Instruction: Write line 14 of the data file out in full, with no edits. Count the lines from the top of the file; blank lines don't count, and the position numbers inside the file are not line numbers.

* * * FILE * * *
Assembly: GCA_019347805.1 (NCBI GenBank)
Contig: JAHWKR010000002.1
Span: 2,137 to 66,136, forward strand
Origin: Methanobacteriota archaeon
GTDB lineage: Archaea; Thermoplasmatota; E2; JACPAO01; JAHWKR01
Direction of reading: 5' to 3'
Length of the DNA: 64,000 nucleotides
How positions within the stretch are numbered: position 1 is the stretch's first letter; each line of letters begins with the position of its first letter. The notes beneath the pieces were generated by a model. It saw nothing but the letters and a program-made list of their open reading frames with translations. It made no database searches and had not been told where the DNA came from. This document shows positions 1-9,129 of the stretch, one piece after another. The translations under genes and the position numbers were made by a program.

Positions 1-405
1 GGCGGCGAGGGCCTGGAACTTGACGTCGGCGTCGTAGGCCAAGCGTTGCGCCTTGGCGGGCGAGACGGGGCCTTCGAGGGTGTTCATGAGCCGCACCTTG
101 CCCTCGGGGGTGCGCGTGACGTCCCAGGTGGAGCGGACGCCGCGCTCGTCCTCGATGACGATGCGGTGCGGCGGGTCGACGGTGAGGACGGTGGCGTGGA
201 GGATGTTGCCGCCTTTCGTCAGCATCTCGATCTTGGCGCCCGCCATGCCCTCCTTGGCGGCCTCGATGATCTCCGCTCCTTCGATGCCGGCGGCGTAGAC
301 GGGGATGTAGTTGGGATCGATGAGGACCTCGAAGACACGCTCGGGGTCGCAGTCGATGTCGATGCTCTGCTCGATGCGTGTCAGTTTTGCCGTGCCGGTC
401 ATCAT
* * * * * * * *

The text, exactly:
401 ATCAT